By the mid-1960s, nearly 80 per cent of Haiti’s professionals and intellectuals had fled to safety abroad, and most of them never returned. Estimates of the total number of people killed under Duvalier vary between 30,000 and 50,000. “Never has terror had so bare and ignoble an object,” reflected Graham Greene (whose 1966 novel, The Comedians, is set in Duvalier’s Haiti). The CIA was impressed with the result, noting that by the 1970s “most Haitians [were] so completely downtrodden as to be politically inert”.
Such downtreading was the precondition for international imposition of the neoliberal policies that began to reshape Haiti’s economy when Jean-Claude Duvalier inherited his father’s office as “president-for-life” in 1971. These policies were designed to turn the country into the kind of place international investors tend to like; Haitians soon started to refer to them as the “death plan”.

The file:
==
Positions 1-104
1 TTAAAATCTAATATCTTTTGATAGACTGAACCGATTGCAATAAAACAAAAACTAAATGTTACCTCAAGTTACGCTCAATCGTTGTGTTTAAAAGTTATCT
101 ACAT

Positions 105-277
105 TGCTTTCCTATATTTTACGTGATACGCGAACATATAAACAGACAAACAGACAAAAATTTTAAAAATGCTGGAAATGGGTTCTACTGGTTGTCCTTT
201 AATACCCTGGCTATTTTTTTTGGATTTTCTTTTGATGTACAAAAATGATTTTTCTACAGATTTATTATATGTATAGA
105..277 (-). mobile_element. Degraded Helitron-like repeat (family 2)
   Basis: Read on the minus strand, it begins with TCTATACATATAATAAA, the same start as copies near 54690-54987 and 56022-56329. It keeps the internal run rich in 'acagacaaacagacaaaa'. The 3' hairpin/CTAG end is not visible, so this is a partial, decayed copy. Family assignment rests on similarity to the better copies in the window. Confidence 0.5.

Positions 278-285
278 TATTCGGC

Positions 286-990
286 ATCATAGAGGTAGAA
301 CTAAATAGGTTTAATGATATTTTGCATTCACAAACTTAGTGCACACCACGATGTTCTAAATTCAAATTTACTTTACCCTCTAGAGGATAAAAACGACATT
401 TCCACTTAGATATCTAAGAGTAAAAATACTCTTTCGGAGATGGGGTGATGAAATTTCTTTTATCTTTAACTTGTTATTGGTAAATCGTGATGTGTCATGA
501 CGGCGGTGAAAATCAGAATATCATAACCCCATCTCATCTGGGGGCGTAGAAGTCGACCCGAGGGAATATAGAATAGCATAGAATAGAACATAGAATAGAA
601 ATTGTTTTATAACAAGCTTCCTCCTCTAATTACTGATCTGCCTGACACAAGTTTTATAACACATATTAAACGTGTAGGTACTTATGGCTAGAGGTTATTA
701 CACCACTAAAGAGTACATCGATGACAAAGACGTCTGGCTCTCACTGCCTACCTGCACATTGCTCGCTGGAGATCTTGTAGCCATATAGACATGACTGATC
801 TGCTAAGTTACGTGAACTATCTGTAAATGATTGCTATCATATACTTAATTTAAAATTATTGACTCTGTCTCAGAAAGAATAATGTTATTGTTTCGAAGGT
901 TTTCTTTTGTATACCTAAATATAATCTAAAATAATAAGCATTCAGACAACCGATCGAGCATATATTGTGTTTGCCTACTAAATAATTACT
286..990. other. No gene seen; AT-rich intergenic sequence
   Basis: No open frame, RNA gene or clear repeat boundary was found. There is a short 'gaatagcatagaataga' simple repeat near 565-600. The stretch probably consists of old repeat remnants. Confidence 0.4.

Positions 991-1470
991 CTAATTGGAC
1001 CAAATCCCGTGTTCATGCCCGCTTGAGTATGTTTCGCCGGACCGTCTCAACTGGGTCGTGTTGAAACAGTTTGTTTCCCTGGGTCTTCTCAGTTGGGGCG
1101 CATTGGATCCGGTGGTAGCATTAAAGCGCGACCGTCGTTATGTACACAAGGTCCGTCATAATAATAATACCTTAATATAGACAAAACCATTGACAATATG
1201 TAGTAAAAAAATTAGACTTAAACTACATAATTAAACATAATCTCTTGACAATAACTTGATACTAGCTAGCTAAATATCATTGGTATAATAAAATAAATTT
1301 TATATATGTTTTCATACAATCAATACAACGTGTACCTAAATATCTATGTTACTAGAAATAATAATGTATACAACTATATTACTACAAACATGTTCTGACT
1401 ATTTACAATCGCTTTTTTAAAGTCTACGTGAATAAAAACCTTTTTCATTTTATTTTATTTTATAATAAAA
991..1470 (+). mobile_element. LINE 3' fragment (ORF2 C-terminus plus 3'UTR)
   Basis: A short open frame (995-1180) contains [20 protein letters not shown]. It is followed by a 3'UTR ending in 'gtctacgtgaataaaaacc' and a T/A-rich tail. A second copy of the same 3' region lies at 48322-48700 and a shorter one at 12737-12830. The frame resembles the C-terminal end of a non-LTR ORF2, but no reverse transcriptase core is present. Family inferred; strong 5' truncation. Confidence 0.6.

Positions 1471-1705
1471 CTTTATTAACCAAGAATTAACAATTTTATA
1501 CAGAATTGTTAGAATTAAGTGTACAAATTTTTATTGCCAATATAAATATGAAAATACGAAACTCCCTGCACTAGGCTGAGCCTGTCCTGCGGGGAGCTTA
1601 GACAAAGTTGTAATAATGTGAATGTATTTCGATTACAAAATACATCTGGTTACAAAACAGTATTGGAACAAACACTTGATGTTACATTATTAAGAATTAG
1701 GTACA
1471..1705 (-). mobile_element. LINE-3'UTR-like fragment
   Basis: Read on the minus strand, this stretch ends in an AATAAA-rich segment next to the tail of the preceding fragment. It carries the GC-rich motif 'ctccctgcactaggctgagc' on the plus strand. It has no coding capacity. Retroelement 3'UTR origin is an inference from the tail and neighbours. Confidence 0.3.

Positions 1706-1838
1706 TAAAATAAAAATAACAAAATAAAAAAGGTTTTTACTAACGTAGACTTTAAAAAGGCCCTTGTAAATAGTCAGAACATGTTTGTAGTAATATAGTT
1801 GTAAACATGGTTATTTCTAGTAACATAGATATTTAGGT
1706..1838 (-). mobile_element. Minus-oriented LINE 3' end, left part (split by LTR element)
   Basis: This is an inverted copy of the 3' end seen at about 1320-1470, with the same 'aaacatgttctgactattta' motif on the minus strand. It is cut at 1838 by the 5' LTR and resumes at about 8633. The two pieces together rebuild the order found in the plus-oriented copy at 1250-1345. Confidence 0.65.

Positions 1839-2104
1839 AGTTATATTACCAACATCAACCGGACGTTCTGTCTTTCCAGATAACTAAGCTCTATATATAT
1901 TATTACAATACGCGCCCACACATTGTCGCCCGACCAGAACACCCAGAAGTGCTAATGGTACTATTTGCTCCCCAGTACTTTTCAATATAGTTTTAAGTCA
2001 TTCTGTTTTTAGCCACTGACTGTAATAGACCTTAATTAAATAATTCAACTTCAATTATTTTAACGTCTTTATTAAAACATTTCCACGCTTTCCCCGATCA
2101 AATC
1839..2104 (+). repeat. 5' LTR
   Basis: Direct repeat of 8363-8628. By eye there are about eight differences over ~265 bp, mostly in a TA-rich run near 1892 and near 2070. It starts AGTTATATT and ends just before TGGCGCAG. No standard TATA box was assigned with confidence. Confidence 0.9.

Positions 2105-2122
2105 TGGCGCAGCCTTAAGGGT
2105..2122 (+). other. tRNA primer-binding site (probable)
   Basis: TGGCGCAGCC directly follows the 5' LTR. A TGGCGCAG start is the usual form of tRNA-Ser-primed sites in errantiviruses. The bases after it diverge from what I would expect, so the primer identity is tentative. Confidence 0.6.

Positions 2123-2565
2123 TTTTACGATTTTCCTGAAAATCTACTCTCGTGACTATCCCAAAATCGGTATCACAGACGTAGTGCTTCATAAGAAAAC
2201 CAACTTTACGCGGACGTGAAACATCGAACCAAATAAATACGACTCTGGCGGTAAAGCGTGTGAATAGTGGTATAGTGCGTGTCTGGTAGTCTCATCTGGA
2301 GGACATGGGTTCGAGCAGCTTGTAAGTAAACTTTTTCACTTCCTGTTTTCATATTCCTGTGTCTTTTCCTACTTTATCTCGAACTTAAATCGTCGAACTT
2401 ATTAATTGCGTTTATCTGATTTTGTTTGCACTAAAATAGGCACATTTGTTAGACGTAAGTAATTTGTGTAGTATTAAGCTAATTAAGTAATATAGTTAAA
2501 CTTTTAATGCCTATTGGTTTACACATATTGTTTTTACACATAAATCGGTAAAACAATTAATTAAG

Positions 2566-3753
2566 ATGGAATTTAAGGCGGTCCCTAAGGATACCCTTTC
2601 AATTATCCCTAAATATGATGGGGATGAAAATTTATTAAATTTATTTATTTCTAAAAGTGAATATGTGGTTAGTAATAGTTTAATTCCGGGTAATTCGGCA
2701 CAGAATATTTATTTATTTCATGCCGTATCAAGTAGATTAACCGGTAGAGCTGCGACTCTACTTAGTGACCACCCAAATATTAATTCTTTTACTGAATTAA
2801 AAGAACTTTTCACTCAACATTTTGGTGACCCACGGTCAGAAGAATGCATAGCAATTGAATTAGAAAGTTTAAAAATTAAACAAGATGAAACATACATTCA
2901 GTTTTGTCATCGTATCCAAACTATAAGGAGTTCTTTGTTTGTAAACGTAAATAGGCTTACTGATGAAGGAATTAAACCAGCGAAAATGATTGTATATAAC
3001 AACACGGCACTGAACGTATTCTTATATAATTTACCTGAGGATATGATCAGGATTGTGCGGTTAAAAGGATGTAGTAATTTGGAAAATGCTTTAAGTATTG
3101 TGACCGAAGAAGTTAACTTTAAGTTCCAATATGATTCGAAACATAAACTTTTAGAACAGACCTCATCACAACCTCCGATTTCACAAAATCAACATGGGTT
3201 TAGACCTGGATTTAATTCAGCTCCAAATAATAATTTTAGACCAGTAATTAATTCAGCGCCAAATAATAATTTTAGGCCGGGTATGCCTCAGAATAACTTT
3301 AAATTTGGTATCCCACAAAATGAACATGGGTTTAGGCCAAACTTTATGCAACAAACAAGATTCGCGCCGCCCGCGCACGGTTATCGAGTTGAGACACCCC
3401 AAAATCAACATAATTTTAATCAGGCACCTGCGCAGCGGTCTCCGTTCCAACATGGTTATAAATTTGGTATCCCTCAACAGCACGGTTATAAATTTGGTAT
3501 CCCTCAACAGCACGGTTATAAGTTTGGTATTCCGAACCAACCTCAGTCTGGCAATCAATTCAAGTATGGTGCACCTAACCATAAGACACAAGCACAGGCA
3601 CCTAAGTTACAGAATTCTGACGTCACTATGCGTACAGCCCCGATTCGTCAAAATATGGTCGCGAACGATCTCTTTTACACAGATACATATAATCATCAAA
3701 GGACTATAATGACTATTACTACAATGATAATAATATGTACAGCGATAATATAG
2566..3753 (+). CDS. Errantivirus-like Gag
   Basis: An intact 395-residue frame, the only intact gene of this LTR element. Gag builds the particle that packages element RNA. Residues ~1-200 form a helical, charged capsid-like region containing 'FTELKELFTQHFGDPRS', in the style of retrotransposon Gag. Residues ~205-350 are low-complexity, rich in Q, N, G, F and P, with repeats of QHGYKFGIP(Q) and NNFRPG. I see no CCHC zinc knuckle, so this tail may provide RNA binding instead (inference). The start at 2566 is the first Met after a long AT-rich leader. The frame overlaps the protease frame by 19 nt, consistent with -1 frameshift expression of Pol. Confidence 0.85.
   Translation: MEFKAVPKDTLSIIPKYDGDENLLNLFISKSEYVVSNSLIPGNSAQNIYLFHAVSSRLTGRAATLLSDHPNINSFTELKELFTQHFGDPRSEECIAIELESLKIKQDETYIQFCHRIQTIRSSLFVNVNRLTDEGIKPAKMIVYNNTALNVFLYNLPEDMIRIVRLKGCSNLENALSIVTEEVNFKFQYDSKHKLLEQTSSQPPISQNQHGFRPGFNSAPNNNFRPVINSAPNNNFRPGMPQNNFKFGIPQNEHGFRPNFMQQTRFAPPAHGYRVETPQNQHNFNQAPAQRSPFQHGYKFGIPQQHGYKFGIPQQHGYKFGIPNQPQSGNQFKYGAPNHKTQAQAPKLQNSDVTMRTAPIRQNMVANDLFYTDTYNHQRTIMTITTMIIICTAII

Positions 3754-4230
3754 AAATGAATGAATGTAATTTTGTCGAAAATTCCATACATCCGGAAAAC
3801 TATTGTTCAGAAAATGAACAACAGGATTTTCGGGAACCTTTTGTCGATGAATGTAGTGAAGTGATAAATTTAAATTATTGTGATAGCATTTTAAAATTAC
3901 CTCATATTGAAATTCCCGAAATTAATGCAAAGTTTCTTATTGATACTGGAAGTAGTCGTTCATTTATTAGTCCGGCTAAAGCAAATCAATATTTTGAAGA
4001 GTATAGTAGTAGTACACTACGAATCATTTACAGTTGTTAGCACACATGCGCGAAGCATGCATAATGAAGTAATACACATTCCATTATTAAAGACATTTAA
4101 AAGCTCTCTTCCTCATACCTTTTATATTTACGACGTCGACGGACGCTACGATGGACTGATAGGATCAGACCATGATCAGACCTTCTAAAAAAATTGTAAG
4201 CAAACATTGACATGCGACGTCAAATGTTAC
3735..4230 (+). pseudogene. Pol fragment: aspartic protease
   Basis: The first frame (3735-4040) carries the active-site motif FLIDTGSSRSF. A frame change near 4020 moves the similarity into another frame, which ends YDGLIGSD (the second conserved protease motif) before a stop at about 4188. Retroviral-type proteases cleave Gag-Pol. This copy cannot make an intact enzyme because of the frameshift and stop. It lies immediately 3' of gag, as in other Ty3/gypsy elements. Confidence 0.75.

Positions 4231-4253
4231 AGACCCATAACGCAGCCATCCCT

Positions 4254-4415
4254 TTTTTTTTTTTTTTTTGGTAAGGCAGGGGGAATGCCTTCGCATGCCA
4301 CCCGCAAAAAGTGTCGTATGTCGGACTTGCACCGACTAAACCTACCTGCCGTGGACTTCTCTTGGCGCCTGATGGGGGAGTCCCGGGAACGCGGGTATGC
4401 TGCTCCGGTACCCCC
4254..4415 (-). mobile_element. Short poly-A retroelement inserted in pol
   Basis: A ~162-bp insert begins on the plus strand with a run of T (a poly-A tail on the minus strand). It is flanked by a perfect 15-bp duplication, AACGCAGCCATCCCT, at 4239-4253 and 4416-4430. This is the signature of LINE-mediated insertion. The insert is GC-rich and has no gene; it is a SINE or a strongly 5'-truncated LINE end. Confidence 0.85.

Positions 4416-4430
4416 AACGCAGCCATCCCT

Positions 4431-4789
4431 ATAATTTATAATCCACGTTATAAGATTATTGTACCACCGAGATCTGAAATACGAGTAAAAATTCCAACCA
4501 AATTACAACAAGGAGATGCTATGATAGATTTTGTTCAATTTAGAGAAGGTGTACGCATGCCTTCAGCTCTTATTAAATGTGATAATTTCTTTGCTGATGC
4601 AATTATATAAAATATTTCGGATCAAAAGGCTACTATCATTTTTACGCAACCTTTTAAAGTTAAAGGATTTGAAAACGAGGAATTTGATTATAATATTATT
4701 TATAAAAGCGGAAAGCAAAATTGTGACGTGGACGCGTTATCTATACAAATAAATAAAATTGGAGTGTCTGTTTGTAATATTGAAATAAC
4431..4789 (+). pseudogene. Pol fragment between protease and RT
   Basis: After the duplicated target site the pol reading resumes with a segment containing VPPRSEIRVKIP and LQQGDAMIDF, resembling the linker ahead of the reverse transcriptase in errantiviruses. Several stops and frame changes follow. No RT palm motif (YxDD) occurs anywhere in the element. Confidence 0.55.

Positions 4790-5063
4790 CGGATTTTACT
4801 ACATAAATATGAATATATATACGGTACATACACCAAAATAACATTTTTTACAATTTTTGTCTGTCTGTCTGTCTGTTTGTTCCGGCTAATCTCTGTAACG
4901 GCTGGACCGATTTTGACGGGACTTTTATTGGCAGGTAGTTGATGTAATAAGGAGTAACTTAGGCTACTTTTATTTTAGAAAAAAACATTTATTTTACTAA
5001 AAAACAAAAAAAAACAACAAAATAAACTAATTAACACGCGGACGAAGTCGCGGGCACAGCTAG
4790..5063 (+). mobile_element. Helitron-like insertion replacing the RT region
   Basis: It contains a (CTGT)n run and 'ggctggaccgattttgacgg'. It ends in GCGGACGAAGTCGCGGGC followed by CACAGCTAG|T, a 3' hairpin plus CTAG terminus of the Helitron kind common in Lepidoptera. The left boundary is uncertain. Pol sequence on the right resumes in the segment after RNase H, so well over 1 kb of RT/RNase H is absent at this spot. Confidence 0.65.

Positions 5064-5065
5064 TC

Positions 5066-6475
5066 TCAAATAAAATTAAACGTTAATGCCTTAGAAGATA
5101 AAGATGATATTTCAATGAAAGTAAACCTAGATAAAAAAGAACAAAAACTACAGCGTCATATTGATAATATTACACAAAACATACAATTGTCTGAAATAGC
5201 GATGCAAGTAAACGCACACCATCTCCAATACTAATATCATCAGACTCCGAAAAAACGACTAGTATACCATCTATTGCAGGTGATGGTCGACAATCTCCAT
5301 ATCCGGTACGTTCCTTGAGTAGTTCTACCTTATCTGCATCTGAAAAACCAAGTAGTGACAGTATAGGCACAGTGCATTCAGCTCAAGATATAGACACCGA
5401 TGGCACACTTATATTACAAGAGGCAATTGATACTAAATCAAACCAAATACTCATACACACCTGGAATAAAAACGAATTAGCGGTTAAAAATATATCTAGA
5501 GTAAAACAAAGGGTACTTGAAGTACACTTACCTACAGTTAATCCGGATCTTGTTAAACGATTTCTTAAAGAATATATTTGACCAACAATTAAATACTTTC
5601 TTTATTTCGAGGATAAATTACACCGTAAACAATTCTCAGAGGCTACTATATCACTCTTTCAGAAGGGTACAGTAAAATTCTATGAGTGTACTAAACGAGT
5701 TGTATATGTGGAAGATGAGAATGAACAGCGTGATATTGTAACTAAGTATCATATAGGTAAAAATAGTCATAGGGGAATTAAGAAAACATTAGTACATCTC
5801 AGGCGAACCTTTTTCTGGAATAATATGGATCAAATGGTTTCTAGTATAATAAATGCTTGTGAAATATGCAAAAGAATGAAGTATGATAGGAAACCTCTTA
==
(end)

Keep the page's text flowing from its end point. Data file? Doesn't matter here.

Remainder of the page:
This plan has stifled public spending and forced the privatisation of Haiti’s (often highly lucrative) public assets, while accelerating the reorientation of the country’s economy away from agrarian autonomy and towards urban hyperexploitation. The case of rice production – the staple food for most of the population – is especially significant.
In the mid-1980s, local farmers were still able to produce almost all the rice Haitians consumed, but the last tariffs protecting Haitian farmers were removed in the mid-1990s and imports now account for two-thirds of consumption. Domestic production is now further undercut by the vast amounts of additional “free” rice that are dumped on Haiti every year through the ministry of USAID grantees, in particular the Baptist, Seventh-Day Adventist and other like-minded churches